So instead, I’d like to share with you a holiday story I heard on the radio last night. It’s about a man who “paid it forward.”
Pay it forward is the idea that we should do favors for others, because – someday, somewhere – someone will perform a kind act for us.
Rather than starting as the recipient, we start as the giver. We pay it forward rather than paying it back.
Last night, a man wrote to a radio show to recall one Christmas – decades ago – when a he noticed that a car had broken down outside his home.
The car had popped a flat tire. It was an old car, and there was no spare tire in the back. A family of three – a husband, wife and their child — were stranded with a flat tire on Christmas.
The man greeted the stranded family. He invited the mother and child to come inside his home, where his own wife fixed them tea. Then he drove the father to a 24-hour shop to look for a new tire.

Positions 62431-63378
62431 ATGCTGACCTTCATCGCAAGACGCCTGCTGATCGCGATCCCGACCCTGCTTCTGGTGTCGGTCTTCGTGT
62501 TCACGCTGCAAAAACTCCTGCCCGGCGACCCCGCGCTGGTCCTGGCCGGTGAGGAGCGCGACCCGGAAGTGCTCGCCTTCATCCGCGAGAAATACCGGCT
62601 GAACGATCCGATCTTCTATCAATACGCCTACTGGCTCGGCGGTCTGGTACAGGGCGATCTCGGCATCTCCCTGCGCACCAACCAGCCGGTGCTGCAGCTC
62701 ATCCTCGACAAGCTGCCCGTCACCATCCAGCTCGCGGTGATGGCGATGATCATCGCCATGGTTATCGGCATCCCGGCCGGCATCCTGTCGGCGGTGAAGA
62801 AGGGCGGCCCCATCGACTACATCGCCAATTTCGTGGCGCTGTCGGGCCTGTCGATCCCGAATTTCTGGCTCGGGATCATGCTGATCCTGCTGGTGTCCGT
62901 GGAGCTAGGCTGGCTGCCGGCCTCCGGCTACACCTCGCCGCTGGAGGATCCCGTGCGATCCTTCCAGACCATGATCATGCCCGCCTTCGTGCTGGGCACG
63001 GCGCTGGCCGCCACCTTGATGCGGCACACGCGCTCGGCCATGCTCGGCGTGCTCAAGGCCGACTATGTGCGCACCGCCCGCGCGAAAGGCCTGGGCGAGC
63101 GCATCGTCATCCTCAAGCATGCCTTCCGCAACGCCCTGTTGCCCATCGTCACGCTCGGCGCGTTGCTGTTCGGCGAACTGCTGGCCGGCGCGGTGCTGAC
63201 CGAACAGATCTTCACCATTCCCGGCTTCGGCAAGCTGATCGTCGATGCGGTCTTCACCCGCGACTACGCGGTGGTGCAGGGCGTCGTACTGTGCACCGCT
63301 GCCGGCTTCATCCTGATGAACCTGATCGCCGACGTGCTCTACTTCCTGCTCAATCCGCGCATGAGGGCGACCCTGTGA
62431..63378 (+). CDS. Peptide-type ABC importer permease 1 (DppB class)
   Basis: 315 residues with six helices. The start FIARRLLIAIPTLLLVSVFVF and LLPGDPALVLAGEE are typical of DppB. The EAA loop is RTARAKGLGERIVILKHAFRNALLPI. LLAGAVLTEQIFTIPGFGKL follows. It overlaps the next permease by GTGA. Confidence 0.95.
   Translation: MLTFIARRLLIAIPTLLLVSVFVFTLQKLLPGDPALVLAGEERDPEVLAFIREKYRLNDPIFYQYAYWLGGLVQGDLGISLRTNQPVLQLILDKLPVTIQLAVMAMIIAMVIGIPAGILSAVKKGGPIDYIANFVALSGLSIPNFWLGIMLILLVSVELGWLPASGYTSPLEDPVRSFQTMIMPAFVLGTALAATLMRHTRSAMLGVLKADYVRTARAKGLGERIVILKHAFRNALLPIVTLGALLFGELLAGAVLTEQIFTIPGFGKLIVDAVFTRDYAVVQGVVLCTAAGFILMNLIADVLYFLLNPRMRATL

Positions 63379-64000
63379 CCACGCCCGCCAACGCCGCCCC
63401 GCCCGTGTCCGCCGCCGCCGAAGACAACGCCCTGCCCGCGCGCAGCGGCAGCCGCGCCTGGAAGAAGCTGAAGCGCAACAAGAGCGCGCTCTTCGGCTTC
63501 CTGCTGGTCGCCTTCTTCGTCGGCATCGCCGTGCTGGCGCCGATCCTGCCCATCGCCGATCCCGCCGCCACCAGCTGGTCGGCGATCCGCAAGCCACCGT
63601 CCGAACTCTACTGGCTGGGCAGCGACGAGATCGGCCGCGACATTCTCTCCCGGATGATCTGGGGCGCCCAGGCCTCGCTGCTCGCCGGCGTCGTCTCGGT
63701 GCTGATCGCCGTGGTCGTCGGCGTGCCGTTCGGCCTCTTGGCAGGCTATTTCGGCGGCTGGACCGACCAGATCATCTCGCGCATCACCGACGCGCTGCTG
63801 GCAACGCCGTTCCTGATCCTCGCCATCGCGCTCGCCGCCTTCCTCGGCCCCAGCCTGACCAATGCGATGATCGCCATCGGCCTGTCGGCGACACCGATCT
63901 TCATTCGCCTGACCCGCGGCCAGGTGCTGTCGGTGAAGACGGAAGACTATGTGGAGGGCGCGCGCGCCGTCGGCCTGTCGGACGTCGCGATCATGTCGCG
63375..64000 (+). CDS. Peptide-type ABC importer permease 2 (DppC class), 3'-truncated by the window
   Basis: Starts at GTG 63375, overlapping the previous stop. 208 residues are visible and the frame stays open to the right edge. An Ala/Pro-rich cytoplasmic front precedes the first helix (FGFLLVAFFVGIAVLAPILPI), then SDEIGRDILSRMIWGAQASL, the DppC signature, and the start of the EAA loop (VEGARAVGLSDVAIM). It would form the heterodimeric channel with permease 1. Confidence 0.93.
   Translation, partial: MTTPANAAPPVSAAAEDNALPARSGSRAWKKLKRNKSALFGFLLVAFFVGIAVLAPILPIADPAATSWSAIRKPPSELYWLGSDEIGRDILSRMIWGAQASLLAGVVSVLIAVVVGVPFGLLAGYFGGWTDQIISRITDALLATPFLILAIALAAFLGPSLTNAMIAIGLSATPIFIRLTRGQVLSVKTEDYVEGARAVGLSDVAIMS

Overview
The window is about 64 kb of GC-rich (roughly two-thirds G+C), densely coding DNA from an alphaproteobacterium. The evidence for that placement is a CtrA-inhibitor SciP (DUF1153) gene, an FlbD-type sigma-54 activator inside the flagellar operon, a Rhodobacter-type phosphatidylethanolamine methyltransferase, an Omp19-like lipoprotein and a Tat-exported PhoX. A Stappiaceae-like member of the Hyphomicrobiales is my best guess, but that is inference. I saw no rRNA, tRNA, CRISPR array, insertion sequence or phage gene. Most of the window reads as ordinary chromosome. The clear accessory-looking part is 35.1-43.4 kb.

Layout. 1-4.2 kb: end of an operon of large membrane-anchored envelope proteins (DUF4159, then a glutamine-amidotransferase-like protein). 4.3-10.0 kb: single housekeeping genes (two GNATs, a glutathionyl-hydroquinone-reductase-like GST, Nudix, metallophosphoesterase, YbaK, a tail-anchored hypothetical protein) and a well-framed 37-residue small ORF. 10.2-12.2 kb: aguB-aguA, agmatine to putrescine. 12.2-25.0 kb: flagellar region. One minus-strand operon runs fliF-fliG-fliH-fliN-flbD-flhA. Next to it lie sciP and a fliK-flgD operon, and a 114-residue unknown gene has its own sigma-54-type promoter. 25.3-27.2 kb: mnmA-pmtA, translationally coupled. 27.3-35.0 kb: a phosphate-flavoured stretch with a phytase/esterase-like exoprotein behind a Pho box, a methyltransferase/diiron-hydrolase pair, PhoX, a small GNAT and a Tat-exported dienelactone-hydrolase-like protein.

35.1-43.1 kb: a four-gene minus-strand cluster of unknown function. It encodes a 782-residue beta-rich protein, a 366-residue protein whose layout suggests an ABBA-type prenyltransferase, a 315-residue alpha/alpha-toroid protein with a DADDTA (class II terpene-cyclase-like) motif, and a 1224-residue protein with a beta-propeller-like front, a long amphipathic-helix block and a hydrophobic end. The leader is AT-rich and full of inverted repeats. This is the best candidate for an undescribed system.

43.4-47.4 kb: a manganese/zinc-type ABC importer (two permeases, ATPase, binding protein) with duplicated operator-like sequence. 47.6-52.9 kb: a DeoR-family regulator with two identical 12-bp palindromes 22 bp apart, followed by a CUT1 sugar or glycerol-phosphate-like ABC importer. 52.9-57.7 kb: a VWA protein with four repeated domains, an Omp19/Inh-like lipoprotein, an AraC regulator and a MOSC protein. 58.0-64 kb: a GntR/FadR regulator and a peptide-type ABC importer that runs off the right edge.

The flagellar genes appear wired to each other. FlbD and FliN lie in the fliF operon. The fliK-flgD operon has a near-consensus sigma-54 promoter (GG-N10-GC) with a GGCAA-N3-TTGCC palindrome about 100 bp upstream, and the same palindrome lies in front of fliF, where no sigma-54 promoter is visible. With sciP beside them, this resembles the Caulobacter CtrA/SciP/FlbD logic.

The stranded father protested that he couldn’t afford a new tire. So the man asked the shopkeeper if he had any good-quality used ones.
The shopkeeper did, and offered it for $25. The man bought it as a Christmas gift for the stranded family.
“How can I repay you?” the stranded father asked.
“Pay it forward,” the man replied.
That was decades ago. Who knows where the family is now? Who knows what they’ve done for others — or what they haven’t done? That will always be a mystery.
But one thing is certain: The helpful man recalls that evening with fondness and clarity. Even today, decades later, he keeps getting joy from the memory of helping the stranded family.
In other words, the stranded family paid it forward — unexpectedly — by revealing the joy of giving.
Happy Holidays from Afford Anything.
I’d Like to Thank the Academy …
- Thanks to the very festive Festival of Frugality for featuring my one of my posts.
- Thanks also to the Totally Money Carnival for featuring one of my posts.
- Thanks to Alex Proimo for the photo.
- Thanks to all of you, my readers, for being awesome!